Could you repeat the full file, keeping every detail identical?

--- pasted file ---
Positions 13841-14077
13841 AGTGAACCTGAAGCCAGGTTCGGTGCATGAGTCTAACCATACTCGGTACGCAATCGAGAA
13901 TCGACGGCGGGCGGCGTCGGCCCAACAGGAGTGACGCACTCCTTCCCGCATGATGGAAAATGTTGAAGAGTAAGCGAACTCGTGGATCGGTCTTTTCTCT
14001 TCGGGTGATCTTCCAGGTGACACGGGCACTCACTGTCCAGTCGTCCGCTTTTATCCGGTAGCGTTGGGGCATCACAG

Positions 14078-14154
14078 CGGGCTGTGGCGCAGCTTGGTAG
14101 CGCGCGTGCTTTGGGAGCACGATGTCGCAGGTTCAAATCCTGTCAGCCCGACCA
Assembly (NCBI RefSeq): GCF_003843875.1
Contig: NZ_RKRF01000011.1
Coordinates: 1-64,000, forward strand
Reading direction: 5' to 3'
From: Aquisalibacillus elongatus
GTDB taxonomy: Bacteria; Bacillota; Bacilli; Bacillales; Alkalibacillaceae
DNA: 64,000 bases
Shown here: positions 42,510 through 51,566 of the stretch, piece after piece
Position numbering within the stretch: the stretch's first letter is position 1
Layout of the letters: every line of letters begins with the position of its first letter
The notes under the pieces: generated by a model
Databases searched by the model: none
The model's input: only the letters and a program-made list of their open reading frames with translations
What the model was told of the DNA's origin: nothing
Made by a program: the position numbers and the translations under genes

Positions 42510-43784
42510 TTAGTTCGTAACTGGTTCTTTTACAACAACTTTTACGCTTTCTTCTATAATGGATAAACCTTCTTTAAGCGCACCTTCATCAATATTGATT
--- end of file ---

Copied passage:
Positions 13841-14077
13841 AGTGAACCTGAAGCCAGGTTCGGTGCATGAGTCTAACCATACTCGGTACGCAATCGAGAA
13901 TCGACGGCGGGCGGCGTCGGCCCAACAGGAGTGACGCACTCCTTCCCGCATGATGGAAAATGTTGAAGAGTAAGCGAACTCGTGGATCGGTCTTTTCTCT
14001 TCGGGTGATCTTCCAGGTGACACGGGCACTCACTGTCCAGTCGTCCGCTTTTATCCGGTAGCGTTGGGGCATCACAG

Positions 14078-14154
14078 CGGGCTGTGGCGCAGCTTGGTAG
14101 CGCGCGTGCTTTGGGAGCACGATGTCGCAGGTTCAAATCCTGTCAGCCCGACCA
Assembly (NCBI RefSeq): GCF_003843875.1
Contig: NZ_RKRF01000011.1
Coordinates: 1-64,000, forward strand
Reading direction: 5' to 3'
From: Aquisalibacillus elongatus
GTDB taxonomy: Bacteria; Bacillota; Bacilli; Bacillales; Alkalibacillaceae
DNA: 64,000 bases
Shown here: positions 42,510 through 51,566 of the stretch, piece after piece
Position numbering within the stretch: the stretch's first letter is position 1
Layout of the letters: every line of letters begins with the position of its first letter
The notes under the pieces: generated by a model
Databases searched by the model: none
The model's input: only the letters and a program-made list of their open reading frames with translations
What the model was told of the DNA's origin: nothing
Made by a program: the position numbers and the translations under genes

Positions 42510-43784
42510 TTAGTTCGTAACTGGTTCTTTTACAACAACTTTTACGCTTTCTTCTATAATGGATAAACCTTCTTTAAGCGCACCTTCATCAATATTGATT